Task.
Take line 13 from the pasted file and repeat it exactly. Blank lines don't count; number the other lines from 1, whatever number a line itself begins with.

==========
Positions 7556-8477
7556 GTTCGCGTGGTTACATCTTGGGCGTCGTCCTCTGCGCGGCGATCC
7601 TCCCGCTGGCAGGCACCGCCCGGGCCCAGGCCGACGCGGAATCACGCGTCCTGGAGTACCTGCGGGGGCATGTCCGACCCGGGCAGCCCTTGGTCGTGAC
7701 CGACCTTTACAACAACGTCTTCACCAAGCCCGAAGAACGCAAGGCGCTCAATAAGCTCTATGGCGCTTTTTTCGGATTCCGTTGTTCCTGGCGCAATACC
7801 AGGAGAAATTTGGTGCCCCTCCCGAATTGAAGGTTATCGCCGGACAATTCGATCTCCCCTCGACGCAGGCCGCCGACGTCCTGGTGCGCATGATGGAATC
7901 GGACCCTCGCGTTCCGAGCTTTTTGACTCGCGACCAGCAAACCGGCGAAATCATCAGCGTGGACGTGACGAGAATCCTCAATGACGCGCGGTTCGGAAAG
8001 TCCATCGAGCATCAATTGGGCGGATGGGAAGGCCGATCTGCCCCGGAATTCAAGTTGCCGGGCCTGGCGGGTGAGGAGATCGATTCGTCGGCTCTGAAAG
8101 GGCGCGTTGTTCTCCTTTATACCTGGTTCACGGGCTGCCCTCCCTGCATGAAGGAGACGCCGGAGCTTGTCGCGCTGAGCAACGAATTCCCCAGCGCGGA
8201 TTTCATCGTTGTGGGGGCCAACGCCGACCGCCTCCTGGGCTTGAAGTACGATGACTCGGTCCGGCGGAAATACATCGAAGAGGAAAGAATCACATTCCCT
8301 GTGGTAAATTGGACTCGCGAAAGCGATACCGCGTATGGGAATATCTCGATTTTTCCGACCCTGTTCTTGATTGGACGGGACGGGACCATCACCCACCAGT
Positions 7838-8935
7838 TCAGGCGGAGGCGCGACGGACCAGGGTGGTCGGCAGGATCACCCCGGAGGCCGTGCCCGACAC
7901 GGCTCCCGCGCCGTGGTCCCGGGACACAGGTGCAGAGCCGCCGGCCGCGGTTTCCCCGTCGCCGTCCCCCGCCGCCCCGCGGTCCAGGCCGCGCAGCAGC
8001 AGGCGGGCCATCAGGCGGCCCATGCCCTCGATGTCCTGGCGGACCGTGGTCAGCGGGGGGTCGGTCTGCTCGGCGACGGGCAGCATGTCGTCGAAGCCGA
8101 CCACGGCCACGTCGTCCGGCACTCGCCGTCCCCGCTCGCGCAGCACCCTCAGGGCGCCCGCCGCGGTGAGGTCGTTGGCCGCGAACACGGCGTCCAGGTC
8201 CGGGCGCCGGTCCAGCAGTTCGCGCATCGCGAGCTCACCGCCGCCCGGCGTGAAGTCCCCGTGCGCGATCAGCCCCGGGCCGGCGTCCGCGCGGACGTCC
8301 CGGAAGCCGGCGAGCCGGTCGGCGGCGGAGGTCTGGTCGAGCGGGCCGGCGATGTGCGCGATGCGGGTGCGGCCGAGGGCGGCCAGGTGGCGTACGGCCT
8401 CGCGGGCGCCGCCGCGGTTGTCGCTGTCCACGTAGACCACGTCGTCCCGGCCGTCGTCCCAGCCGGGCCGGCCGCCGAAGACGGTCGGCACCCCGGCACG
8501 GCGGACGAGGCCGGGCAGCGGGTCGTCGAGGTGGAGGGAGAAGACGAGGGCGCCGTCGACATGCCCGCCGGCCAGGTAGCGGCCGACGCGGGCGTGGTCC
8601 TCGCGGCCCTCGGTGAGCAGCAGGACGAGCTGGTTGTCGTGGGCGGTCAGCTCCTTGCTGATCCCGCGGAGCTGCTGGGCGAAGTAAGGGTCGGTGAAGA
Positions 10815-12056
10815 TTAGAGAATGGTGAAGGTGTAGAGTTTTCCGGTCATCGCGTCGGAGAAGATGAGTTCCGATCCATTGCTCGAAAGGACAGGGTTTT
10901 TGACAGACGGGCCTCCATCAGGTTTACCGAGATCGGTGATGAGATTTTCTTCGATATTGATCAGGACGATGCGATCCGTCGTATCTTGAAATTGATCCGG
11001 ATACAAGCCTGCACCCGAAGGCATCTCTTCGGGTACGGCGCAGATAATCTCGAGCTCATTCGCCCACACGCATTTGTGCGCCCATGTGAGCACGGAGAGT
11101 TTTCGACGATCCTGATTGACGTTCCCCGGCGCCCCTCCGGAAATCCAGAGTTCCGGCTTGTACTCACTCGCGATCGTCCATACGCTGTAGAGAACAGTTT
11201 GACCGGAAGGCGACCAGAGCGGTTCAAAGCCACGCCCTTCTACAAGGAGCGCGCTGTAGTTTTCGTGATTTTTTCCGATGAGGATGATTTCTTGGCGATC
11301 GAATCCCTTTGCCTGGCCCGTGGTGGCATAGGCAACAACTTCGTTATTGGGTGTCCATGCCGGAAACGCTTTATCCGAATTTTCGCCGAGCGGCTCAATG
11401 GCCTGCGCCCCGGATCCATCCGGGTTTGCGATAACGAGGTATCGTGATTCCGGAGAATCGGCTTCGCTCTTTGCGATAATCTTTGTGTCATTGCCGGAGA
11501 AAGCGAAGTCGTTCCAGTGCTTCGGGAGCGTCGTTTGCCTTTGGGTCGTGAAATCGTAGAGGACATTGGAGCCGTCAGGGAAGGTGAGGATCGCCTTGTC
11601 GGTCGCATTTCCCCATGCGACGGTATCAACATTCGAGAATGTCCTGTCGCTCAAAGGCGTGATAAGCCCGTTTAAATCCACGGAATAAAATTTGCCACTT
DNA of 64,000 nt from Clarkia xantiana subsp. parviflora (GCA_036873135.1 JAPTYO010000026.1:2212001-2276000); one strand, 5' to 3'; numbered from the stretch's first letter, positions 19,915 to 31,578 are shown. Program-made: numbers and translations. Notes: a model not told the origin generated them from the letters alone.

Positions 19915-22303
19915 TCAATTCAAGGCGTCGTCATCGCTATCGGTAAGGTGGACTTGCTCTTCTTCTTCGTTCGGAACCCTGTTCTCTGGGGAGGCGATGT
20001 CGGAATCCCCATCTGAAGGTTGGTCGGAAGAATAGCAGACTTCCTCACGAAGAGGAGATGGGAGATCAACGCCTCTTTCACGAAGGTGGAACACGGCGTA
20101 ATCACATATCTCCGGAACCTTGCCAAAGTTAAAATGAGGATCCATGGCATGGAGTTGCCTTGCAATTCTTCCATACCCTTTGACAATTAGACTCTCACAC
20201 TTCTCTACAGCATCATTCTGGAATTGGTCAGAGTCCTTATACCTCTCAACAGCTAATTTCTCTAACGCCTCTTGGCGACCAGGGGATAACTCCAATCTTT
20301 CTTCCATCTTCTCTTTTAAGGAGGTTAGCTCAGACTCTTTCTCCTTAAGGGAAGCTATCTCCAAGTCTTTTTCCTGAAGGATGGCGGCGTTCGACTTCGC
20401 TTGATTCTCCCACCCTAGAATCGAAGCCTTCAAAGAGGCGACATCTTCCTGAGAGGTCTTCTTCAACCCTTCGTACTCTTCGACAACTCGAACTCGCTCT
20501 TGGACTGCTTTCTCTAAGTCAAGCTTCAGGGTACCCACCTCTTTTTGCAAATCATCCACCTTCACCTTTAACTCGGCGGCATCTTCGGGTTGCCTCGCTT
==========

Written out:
7901 GGCTCCCGCGCCGTGGTCCCGGGACACAGGTGCAGAGCCGCCGGCCGCGGTTTCCCCGTCGCCGTCCCCCGCCGCCCCGCGGTCCAGGCCGCGCAGCAGC